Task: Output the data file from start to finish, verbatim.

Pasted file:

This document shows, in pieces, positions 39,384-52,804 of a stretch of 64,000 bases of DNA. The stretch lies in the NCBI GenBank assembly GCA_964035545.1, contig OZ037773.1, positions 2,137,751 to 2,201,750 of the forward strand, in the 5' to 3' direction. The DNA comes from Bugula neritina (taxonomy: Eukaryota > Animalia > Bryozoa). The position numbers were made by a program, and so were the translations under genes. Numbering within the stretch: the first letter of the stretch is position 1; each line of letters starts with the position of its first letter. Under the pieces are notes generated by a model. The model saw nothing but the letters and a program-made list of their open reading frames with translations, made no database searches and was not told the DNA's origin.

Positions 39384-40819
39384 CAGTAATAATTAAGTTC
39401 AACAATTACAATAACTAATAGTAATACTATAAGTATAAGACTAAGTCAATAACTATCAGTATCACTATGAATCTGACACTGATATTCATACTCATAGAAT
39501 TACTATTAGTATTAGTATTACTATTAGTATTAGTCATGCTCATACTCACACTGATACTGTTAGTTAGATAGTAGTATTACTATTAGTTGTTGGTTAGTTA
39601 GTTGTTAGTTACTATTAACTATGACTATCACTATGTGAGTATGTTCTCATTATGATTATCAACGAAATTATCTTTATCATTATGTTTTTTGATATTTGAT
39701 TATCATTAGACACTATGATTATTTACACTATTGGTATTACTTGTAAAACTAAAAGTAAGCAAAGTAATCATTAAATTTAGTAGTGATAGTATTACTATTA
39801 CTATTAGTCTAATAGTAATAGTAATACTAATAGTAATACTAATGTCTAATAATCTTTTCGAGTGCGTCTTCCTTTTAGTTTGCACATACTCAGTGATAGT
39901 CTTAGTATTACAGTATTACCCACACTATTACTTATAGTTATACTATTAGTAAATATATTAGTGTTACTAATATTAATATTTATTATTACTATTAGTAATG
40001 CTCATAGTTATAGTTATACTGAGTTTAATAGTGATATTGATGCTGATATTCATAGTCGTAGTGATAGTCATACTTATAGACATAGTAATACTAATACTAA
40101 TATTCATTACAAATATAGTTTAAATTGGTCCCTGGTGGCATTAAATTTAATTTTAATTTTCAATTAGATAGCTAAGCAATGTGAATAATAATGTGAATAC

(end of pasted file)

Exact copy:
This document shows, in pieces, positions 39,384-52,804 of a stretch of 64,000 bases of DNA. The stretch lies in the NCBI GenBank assembly GCA_964035545.1, contig OZ037773.1, positions 2,137,751 to 2,201,750 of the forward strand, in the 5' to 3' direction. The DNA comes from Bugula neritina (taxonomy: Eukaryota > Animalia > Bryozoa). The position numbers were made by a program, and so were the translations under genes. Numbering within the stretch: the first letter of the stretch is position 1; each line of letters starts with the position of its first letter. Under the pieces are notes generated by a model. The model saw nothing but the letters and a program-made list of their open reading frames with translations, made no database searches and was not told the DNA's origin.

Positions 39384-40819
39384 CAGTAATAATTAAGTTC
39401 AACAATTACAATAACTAATAGTAATACTATAAGTATAAGACTAAGTCAATAACTATCAGTATCACTATGAATCTGACACTGATATTCATACTCATAGAAT
39501 TACTATTAGTATTAGTATTACTATTAGTATTAGTCATGCTCATACTCACACTGATACTGTTAGTTAGATAGTAGTATTACTATTAGTTGTTGGTTAGTTA
39601 GTTGTTAGTTACTATTAACTATGACTATCACTATGTGAGTATGTTCTCATTATGATTATCAACGAAATTATCTTTATCATTATGTTTTTTGATATTTGAT
39701 TATCATTAGACACTATGATTATTTACACTATTGGTATTACTTGTAAAACTAAAAGTAAGCAAAGTAATCATTAAATTTAGTAGTGATAGTATTACTATTA
39801 CTATTAGTCTAATAGTAATAGTAATACTAATAGTAATACTAATGTCTAATAATCTTTTCGAGTGCGTCTTCCTTTTAGTTTGCACATACTCAGTGATAGT
39901 CTTAGTATTACAGTATTACCCACACTATTACTTATAGTTATACTATTAGTAAATATATTAGTGTTACTAATATTAATATTTATTATTACTATTAGTAATG
40001 CTCATAGTTATAGTTATACTGAGTTTAATAGTGATATTGATGCTGATATTCATAGTCGTAGTGATAGTCATACTTATAGACATAGTAATACTAATACTAA
40101 TATTCATTACAAATATAGTTTAAATTGGTCCCTGGTGGCATTAAATTTAATTTTAATTTTCAATTAGATAGCTAAGCAATGTGAATAATAATGTGAATAC